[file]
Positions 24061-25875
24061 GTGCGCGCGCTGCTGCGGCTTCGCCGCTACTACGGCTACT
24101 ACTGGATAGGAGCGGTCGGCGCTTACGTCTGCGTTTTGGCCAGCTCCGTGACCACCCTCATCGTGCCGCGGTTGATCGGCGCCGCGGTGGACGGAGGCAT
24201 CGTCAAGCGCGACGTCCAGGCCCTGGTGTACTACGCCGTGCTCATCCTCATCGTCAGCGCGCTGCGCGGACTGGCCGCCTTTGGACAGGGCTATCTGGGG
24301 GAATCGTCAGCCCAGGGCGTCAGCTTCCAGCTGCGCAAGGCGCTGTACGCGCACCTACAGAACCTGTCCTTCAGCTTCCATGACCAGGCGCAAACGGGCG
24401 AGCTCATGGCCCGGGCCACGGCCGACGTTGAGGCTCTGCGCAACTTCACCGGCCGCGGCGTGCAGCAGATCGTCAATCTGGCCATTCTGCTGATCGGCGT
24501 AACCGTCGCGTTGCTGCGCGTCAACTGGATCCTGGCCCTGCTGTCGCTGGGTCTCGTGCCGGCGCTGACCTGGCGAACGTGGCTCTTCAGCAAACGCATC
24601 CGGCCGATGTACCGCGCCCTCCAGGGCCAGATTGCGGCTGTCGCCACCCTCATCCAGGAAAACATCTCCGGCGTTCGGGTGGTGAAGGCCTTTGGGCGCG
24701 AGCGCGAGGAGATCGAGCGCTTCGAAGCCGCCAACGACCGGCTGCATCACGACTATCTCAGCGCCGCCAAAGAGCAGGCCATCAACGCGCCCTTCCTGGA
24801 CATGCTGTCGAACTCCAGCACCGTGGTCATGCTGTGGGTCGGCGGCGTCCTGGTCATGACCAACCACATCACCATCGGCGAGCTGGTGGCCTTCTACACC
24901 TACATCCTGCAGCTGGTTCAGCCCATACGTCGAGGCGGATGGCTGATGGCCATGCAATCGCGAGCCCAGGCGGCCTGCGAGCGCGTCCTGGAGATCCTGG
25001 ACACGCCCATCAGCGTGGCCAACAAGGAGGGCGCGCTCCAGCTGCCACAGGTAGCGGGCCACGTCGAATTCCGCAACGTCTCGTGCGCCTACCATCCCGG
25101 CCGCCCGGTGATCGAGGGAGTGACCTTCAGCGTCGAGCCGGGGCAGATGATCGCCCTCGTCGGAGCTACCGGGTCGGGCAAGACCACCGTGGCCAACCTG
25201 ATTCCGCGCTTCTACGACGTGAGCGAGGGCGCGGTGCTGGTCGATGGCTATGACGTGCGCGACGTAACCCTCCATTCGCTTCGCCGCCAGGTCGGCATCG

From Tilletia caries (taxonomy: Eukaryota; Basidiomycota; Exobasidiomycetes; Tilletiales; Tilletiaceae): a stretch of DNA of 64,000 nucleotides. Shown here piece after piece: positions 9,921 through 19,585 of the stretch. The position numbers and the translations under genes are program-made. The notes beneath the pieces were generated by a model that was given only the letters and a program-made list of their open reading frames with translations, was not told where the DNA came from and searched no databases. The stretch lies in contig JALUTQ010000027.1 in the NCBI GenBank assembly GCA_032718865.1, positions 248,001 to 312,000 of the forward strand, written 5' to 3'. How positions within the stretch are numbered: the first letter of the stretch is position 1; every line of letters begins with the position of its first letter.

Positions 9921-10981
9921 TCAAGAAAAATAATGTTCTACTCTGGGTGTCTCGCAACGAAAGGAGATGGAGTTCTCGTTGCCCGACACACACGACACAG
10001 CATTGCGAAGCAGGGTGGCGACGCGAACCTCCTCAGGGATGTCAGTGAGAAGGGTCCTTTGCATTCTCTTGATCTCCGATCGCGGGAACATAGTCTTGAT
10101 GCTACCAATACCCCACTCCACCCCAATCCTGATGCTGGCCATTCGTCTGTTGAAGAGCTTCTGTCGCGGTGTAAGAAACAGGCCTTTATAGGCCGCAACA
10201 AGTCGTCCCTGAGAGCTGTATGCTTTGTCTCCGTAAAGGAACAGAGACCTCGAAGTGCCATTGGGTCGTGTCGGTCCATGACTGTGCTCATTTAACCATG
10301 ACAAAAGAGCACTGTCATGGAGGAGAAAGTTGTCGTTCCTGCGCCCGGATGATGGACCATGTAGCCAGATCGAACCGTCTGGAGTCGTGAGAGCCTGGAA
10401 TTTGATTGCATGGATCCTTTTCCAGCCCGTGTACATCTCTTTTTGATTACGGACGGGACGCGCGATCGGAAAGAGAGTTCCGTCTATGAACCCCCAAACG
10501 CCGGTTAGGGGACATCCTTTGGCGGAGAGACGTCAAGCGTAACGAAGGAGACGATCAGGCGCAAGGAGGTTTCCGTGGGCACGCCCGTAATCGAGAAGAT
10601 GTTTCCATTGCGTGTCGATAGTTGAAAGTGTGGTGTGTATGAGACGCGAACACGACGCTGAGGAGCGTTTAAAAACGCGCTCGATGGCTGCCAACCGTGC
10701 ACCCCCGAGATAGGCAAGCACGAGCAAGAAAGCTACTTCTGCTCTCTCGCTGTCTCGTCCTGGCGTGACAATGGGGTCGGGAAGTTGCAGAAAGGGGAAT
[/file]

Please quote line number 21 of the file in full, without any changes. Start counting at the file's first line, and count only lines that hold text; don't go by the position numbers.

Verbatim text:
10301 ACAAAAGAGCACTGTCATGGAGGAGAAAGTTGTCGTTCCTGCGCCCGGATGATGGACCATGTAGCCAGATCGAACCGTCTGGAGTCGTGAGAGCCTGGAA